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Metro

1,040 motorists apprehended in Makati

- Nikko Dizon -
The Makati government has reported that barely a month since the full implementation of its new Traffic Management Code, a total of 1,040 erring drivers have already been apprehended for committing various traffic violations in the city.

For the past weeks, the drivers have formed long queues at the redemption center located at the old Hall of Justice Building on J.P. Rizal street to claim their confiscated licenses after having paid the steep fines at the Office of the City Treasurer.

Makati’s traffic code began last July 16.

The drivers have committed a total of 2,107 traffic violations, with some of them cited for more than one violation, Makati Traffic Enforcement Unit (MTEU) head, Chief Inspector Estela Lomat, said in her report to Mayor Jejomar Binay.

According to Lomat, the top six violations of the drivers were obstruction, 378; illegal loading and unloading, 371; illegal display of signboard, 277; disobedience of traffic signs, 259; dress code/no uniform for public utility drivers, 194; and violations of the Vehicular Volume Reduction Scheme (VVRS), also known as the number coding scheme, 101.

Among these violations, the illegal display of signboard carries the steepest penalty amounting to P1,000.

Penalties for the other violations are as follows: violation of loading/unloading zones, P750; obstruction, P500; disobedience to traffic signs, P500; violation of the VVRS, P300, and violation of the dress code/no uniform, P150.

Transport group leaders have complained of the steep penalties imposed by the city government on the traffic violators as well as the confiscation of the driver’s licenses.

But Joey Salgado, officer-in-charge of the city’s Information and Community Relations Department (ICRD), said that the steep fines are meant to be a deterrent to traffic violations.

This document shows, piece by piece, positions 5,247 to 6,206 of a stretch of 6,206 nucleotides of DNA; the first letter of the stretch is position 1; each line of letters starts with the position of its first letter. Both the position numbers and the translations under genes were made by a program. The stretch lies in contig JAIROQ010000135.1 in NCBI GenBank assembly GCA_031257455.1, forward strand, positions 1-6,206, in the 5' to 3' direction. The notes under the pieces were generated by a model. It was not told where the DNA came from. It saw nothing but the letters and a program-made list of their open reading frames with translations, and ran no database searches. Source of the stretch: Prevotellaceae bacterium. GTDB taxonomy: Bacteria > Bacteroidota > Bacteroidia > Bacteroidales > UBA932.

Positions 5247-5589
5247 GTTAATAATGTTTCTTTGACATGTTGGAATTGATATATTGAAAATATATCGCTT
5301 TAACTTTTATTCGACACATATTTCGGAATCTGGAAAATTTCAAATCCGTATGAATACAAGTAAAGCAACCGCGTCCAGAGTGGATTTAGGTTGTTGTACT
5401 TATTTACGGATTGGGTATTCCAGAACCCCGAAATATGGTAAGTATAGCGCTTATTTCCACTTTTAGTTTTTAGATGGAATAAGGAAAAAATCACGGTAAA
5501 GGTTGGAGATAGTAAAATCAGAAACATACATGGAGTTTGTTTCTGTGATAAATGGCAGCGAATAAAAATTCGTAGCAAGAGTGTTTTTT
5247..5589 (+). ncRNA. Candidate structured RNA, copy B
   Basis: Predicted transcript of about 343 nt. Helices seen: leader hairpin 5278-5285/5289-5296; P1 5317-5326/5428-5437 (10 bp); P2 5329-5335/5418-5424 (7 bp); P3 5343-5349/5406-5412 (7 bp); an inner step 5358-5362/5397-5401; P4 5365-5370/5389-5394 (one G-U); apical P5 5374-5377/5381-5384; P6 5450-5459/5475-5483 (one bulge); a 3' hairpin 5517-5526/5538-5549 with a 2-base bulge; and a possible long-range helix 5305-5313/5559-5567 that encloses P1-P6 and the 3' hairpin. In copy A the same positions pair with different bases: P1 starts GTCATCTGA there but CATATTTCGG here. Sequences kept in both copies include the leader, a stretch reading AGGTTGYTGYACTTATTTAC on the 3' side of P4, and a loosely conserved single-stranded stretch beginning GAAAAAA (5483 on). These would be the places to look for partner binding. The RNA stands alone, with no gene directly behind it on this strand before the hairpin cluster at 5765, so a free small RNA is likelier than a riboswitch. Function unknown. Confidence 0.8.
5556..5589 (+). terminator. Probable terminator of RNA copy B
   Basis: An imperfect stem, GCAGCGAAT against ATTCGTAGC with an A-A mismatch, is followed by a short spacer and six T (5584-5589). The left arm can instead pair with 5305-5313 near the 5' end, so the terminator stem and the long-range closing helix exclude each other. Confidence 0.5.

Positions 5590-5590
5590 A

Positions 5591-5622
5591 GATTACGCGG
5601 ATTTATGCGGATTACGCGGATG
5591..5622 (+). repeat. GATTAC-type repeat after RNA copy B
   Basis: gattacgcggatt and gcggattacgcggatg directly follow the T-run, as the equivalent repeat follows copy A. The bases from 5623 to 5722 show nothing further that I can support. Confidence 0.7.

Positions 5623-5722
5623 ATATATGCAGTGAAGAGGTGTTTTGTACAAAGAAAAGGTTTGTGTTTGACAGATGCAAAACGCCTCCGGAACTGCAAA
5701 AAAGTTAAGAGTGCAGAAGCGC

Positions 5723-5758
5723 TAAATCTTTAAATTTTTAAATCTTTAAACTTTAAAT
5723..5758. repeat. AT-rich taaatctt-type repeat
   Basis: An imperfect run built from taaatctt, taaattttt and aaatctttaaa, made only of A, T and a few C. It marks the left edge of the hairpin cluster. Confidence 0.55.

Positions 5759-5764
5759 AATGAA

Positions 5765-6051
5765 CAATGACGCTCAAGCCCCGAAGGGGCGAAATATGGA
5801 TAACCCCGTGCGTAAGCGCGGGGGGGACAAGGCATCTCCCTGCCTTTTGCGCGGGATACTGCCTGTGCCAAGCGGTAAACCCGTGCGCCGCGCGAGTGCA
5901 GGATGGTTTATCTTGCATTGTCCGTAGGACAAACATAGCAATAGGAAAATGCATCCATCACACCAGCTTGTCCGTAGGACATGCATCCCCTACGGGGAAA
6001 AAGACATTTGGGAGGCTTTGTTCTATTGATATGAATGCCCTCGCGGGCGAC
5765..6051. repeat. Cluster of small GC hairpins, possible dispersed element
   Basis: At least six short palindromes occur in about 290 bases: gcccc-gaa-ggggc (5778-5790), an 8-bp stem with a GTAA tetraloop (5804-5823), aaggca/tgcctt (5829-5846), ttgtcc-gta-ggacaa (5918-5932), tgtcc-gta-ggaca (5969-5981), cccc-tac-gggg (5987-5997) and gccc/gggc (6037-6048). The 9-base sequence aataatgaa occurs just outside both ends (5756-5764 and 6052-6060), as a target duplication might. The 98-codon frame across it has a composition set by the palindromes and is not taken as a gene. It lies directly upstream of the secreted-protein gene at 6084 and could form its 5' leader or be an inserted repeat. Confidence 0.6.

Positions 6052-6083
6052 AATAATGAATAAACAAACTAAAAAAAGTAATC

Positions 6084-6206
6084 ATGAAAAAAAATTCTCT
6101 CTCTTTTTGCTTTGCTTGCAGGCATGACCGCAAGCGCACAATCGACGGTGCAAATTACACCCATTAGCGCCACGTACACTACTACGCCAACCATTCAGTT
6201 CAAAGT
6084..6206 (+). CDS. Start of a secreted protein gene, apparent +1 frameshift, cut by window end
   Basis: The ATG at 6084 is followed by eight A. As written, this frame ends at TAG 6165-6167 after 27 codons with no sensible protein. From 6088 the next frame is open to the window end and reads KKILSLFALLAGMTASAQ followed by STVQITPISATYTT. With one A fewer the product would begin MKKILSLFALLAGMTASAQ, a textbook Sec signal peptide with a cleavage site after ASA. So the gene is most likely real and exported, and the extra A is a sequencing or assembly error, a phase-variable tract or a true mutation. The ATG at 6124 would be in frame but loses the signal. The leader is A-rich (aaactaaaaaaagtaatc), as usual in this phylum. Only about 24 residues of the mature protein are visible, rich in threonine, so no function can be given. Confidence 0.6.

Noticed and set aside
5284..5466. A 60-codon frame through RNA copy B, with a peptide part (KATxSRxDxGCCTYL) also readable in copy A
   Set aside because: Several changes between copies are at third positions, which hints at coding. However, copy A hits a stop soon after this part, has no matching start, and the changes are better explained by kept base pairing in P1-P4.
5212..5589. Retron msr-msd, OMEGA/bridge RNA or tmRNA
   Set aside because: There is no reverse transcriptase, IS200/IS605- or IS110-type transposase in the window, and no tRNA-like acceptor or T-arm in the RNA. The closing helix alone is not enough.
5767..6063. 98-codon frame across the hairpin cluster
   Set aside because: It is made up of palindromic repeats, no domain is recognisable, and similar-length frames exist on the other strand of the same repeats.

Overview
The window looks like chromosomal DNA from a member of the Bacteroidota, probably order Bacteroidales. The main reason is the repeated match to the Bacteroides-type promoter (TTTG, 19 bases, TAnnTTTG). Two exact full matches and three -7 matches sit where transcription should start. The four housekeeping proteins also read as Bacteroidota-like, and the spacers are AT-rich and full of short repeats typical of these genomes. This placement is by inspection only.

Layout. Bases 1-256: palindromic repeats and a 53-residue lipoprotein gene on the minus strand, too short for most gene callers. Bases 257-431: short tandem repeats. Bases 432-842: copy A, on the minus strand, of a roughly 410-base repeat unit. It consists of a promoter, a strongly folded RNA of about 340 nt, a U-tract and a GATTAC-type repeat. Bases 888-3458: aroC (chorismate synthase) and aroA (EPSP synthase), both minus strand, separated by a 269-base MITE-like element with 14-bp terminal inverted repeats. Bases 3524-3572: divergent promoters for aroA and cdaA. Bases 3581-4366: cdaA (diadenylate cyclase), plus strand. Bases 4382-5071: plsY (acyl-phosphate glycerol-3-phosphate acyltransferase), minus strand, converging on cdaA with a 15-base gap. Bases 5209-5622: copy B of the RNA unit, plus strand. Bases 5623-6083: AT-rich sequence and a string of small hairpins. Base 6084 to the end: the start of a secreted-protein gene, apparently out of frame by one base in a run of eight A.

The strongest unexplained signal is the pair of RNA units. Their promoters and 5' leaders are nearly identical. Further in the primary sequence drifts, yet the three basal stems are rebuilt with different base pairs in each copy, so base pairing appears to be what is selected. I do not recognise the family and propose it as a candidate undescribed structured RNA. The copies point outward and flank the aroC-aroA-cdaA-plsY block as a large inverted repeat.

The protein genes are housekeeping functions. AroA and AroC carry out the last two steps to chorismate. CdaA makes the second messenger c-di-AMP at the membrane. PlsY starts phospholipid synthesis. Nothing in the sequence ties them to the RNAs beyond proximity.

"Our traffic management code is meant to instill discipline among motorists," he said in a recent interview.

The city government also maintains that it held a public hearing for various stakeholders.

Moreover, the city government said it would not recognize the Metropolitan Traffic Ticket (MTT) being implemented by the Metropolitan Manila Development Authority (MMDA). Under the MTT, licenses would not be confiscated unless the erring drivers are recidivists or have outstanding penalties.

Under Makati’s traffic code, duly deputized traffic officers in the city are authorized to confiscate driver’s licenses and will issue an Ordinance Violation Receipt (OVR), which will serve as a temporary license for five days.

"Delay or failure to pay the appropriate fines within the five-day redemption period will mean the imposition of an additional five percent surcharge daily until the full amount of the fine and surcharges have been paid," the city government statement said.

"For second and subsequent offenses, the penalties will be two times the value of the most recent fines on record, whether the same has been paid or not, but not to exceed P2,500 per violation. For habitual offenders, or when the violation involves property damage in excess of P10,000, or loss of life, cancellation of the driver’s license will be sought through the Land Transportation Office (LTO)," the statement added.

The Makati Traffic Code was enacted by the city council and approved by Binay in December 2003, through City Ordinance 2003-089.

vuukle comment

BUT JOEY SALGADO

CHIEF INSPECTOR ESTELA LOMAT

CITY

CITY ORDINANCE

CODE

HALL OF JUSTICE BUILDING

INFORMATION AND COMMUNITY RELATIONS DEPARTMENT

LAND TRANSPORTATION OFFICE

MAKATI

MAKATI TRAFFIC CODE

TRAFFIC

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